The forgotten emissions in buildings

23. September 2019
Buildings and the construction sector are responsible for nearly 40% of annual global carbon emissions – that’s a well-known fact. But that almost one third of those emissions are embodied in the materials used in the construction of buildings is less known. Ramboll has co-authored a new report by the World Green Building Council (WorldGBC) on reducing embodied carbon in buildings.
Dalston Works, the world’s largest cross-laminated timber (CLT) building

Dalston Works, the world’s largest cross-laminated timber (CLT) building


Rikke Bjerregaard Orry

Sustainability Director, Buildings
Telefon: +45 51613200

For years the focus has been on reducing operational emissions from buildings but as shown by research from the Intergovernmental Panel on Climate Change (IPCC), achieving drastic cuts in all carbon emissions over the next decade is critical to limiting global temperature rise to 1.5oC.

“Almost one third of CO2 emissions from buildings stem from the embodied carbon in materials and the construction process. If we are to deliver on the ambitious goals from the Paris agreement, we need to address all sources of carbon” says Søren Holm Johansen, Group Executive Director responsible for Sustainability at Ramboll.

What is embodied Carbon

The report is being launched as part of the 10th annual World Green Building Week, and represents a bold new vision for how buildings and infrastructure around the world can reach 40% less carbon emissions by 2030, and achieve 100% net zero emissions buildings by 2050.
Embodied carbon is the carbon footprint of a material. It considers how many greenhouse gases (GHGs) are released throughout the supply chain and is often measured from cradle to (factory) gate, or cradle to site (of use) and includes energy consumption in the manufacturing process and for the logistics.

Methodologies for Life Cycle Assessments 

Søren Holm Johansen continues: “Designers must create awareness and help building owners minimize the carbon footprint across the lifetime of their buildings. Methodologies like Life Cycle Assessments (LCA) and tools like Building Information Models (BIM), make it possible to quantify emissions throughout the life cycle of a building and provide a solid basis for making sustainable decisions in the early design phases.”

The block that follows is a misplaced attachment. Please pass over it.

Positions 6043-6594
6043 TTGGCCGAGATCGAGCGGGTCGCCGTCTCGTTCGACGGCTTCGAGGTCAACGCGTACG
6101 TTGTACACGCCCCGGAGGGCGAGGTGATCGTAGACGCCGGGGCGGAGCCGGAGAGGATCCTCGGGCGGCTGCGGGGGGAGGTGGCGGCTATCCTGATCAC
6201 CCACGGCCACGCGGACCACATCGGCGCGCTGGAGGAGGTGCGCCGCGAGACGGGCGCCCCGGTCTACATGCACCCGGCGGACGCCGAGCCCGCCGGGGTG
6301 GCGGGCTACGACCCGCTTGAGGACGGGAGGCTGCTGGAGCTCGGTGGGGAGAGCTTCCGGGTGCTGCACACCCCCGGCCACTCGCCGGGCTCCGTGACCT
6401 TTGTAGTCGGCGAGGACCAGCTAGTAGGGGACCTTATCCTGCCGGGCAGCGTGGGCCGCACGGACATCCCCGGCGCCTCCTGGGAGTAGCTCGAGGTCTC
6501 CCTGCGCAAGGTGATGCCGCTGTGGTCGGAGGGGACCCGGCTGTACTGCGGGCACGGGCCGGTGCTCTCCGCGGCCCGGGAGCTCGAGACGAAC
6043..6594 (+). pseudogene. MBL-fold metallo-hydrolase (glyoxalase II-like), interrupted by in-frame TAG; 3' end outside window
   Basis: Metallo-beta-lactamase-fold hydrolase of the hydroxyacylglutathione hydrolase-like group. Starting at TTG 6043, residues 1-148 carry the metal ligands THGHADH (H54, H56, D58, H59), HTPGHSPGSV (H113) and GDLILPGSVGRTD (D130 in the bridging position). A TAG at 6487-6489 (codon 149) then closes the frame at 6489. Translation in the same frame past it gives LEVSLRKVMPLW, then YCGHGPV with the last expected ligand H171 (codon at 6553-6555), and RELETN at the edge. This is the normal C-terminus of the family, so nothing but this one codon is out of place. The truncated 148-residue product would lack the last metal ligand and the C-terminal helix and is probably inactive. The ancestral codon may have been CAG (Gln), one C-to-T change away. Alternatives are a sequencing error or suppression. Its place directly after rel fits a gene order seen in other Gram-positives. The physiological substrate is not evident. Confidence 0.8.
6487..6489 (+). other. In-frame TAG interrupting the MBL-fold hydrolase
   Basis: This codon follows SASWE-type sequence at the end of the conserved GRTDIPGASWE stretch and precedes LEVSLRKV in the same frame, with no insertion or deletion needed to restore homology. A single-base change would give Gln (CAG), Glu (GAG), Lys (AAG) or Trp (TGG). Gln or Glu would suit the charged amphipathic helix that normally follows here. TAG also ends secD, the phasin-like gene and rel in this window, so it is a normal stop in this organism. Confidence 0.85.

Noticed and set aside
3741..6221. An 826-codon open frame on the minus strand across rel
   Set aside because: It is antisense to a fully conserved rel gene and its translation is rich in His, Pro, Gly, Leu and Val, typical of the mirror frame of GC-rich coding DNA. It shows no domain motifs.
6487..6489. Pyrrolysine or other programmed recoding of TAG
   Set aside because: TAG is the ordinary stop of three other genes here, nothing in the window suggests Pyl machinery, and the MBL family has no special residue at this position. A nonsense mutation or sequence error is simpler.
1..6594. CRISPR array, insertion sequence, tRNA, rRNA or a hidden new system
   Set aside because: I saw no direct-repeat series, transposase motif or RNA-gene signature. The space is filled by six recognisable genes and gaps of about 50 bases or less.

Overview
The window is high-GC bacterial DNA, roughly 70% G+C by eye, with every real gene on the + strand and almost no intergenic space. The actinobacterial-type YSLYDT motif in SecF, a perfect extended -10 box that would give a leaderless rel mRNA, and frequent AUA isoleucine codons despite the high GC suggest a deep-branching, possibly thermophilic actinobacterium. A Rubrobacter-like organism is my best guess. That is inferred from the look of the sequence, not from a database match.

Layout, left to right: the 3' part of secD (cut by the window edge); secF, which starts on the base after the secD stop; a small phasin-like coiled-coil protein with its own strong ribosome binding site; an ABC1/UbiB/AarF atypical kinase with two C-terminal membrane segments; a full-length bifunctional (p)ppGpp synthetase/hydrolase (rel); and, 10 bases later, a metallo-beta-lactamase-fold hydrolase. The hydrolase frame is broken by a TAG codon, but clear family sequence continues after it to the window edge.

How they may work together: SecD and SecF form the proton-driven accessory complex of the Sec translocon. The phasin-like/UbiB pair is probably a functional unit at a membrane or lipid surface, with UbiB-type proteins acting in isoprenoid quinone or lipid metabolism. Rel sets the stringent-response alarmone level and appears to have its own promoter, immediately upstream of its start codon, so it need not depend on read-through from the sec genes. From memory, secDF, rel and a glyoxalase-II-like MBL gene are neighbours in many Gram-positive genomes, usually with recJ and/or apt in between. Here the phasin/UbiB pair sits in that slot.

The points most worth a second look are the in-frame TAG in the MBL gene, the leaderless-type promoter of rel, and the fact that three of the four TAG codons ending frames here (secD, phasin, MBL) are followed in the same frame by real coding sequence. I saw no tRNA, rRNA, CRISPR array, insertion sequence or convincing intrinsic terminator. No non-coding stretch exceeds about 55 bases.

Innovation and improved processes to calculate, track and report embodied carbon and creating greater awareness are some of the levers that are highlighted in the report as means to address embodied carbon emissions. The report presents a route of actions that designers, investors, manufacturers, government, NGOs and researchers across the whole value chain can take to accelerate decarbonisation, address current market barriers and develop low carbon alternative solutions for the market.

Read the report here

About the World Green Building Council

The World Green Building Council (WorldGBC) is a global network leading the transformation of the built environment, to make it healthier and more sustainable. Collectively, with our Green Building Councils (GBCs) in around 70 countries, WorldGBC accelerates action to deliver on the ambition of the Paris Agreement, by eliminating the building and construction sector´s emissions by 2050. WorldGBC is committed to green buildings for everyone, everywhere to build a better future.

Get details on Dalston Works here